Going Natural And The Big Chop

So the season of natural hair has clearly not been a phase. More and more ethnic women are going back to the natural texture of their hair. So as you say goodbye to the relaxers and texturizers and prepare for “The Big Chop,” assistant editor Monica Thorpe has some advice for you. 


This past summer was the season of locs, twist and all things natural. Going natural is a very exciting but can also be a confusing and difficult time. The most confusing part is transitioning from relaxed hair to kinks and curls especially if you don’t know what you are doing. A lot of women find it easier to start over by cutting the permed or chemical processed hair out while for others the “big chop” isn’t necessary.  According to, treasuredlocks.com during the transition period you can either keep the permed hair at the end of the natural hair that’s coming in and try to minimize the breakage. Or you can do what many women have done and do the “big chop” and cut the relaxed hair off. However, they advise women to not wear styles where too much hair combing is involved because this will minimize breakage.  “I went natural because I wanted to start over so my hair could grow longer and healthier,” said Tiffany Cameron who has been natural for over a year. Just like most women in the same situation as Tiffany, starting over was a great decision. Since going natural she has found it easier to maintain her hair and also has found a new form of confidence in herself. I recommend before making that huge decision of starting over its best to educate yourself more about not only going natural but what products are good for your hair as well. Enjoy your natural hair journey!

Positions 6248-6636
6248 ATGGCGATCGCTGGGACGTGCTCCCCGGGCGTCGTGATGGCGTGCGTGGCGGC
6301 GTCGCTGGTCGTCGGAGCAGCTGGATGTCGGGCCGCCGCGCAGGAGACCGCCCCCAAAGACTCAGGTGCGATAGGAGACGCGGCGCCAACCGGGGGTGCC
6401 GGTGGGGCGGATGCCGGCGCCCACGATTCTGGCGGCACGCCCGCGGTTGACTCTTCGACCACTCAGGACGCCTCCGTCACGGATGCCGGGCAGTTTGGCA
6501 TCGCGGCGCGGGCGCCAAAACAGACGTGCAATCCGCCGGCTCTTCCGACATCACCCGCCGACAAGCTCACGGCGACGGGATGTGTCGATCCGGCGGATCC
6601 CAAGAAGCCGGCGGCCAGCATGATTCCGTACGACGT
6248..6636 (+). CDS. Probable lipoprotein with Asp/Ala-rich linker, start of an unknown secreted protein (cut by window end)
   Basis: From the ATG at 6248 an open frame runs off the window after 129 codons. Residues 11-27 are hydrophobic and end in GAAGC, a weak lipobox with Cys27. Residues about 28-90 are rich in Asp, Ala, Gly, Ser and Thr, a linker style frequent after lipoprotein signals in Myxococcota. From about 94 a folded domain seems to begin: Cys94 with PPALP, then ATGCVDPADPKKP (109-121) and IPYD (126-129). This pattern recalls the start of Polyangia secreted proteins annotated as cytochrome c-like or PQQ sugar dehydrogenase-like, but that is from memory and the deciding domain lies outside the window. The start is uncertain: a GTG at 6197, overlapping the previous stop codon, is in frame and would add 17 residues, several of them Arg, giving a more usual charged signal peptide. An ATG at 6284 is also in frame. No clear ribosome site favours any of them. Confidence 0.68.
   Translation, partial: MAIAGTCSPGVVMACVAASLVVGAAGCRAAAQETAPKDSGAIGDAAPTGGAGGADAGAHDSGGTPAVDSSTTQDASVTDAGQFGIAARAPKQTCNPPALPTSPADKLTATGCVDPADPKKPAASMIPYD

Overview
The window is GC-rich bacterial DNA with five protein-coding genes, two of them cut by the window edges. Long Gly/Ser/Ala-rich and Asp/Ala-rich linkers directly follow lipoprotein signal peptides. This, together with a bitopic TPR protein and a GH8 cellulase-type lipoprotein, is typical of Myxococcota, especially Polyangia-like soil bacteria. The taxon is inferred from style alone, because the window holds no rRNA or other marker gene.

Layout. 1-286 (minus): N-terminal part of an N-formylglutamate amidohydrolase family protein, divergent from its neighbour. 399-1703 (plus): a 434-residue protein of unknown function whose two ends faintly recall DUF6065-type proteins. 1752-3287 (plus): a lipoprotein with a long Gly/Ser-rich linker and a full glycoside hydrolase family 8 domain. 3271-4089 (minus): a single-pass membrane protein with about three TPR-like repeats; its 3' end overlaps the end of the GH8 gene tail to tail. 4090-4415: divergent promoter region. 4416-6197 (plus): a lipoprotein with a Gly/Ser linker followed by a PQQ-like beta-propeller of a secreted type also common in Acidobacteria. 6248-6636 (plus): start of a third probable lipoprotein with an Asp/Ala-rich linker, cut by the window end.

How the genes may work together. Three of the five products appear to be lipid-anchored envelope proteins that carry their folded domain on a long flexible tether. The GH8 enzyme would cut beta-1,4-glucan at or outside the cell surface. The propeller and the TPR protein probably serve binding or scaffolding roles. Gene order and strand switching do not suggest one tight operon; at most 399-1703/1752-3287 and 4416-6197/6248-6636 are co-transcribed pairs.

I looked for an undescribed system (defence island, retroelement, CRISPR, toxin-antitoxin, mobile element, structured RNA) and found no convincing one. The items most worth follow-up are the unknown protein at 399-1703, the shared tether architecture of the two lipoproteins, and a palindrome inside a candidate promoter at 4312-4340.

Ways to keep your natural look fab!
    (According to Curltopia.com…the curly hair boutique)
  1. Trim your natural hair every 8-12 weeks and transitioning hair should be trimmed every 4 weeks by a professional to promote healthy hair growth.
  2. Do not wash your hair too often because it may become dry and fizzy if shampooed too often as this rubs the natural oils off the hair and scalp.
  3. Do not use oils (coconut, olive) to moisturize your hair because oils sit on the hair which means your hair isn’t benefiting from the moisturizer because the oils don’t reach the inner cortex of the hair shaft.
  4. Use a daily moisturizer and a shampoo that’s sulfate –free because a shampoo with sulfate will strip all natural oils from your hair. Shampoo with sulfate in it has suds, similar to suds in dish detergent. Dish detergent strips oil and shampoo with sulfate will strip your hair.